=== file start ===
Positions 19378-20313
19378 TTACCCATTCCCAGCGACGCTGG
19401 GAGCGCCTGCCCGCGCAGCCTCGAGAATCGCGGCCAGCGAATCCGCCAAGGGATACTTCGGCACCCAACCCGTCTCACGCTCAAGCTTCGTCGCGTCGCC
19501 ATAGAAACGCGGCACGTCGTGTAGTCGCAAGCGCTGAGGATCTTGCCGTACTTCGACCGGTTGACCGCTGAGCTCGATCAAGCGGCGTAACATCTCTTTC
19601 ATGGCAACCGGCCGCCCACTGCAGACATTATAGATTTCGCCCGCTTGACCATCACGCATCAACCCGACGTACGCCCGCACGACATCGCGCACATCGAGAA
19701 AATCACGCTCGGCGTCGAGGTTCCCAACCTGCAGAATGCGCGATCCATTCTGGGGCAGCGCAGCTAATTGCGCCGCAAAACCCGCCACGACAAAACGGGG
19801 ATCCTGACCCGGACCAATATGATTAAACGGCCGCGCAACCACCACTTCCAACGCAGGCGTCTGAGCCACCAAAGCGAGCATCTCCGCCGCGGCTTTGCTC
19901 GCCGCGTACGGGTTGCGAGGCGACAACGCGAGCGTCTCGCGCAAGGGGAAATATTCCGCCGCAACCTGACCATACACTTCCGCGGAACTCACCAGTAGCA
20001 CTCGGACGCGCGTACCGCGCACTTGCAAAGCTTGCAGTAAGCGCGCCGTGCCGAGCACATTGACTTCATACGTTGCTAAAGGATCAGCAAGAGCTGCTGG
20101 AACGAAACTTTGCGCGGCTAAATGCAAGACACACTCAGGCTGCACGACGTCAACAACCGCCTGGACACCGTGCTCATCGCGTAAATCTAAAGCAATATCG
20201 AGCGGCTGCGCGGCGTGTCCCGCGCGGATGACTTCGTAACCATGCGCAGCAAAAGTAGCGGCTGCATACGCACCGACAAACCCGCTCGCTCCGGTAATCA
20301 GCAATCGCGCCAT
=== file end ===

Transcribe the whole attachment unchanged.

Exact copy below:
Positions 19378-20313
19378 TTACCCATTCCCAGCGACGCTGG
19401 GAGCGCCTGCCCGCGCAGCCTCGAGAATCGCGGCCAGCGAATCCGCCAAGGGATACTTCGGCACCCAACCCGTCTCACGCTCAAGCTTCGTCGCGTCGCC
19501 ATAGAAACGCGGCACGTCGTGTAGTCGCAAGCGCTGAGGATCTTGCCGTACTTCGACCGGTTGACCGCTGAGCTCGATCAAGCGGCGTAACATCTCTTTC
19601 ATGGCAACCGGCCGCCCACTGCAGACATTATAGATTTCGCCCGCTTGACCATCACGCATCAACCCGACGTACGCCCGCACGACATCGCGCACATCGAGAA
19701 AATCACGCTCGGCGTCGAGGTTCCCAACCTGCAGAATGCGCGATCCATTCTGGGGCAGCGCAGCTAATTGCGCCGCAAAACCCGCCACGACAAAACGGGG
19801 ATCCTGACCCGGACCAATATGATTAAACGGCCGCGCAACCACCACTTCCAACGCAGGCGTCTGAGCCACCAAAGCGAGCATCTCCGCCGCGGCTTTGCTC
19901 GCCGCGTACGGGTTGCGAGGCGACAACGCGAGCGTCTCGCGCAAGGGGAAATATTCCGCCGCAACCTGACCATACACTTCCGCGGAACTCACCAGTAGCA
20001 CTCGGACGCGCGTACCGCGCACTTGCAAAGCTTGCAGTAAGCGCGCCGTGCCGAGCACATTGACTTCATACGTTGCTAAAGGATCAGCAAGAGCTGCTGG
20101 AACGAAACTTTGCGCGGCTAAATGCAAGACACACTCAGGCTGCACGACGTCAACAACCGCCTGGACACCGTGCTCATCGCGTAAATCTAAAGCAATATCG
20201 AGCGGCTGCGCGGCGTGTCCCGCGCGGATGACTTCGTAACCATGCGCAGCAAAAGTAGCGGCTGCATACGCACCGACAAACCCGCTCGCTCCGGTAATCA
20301 GCAATCGCGCCAT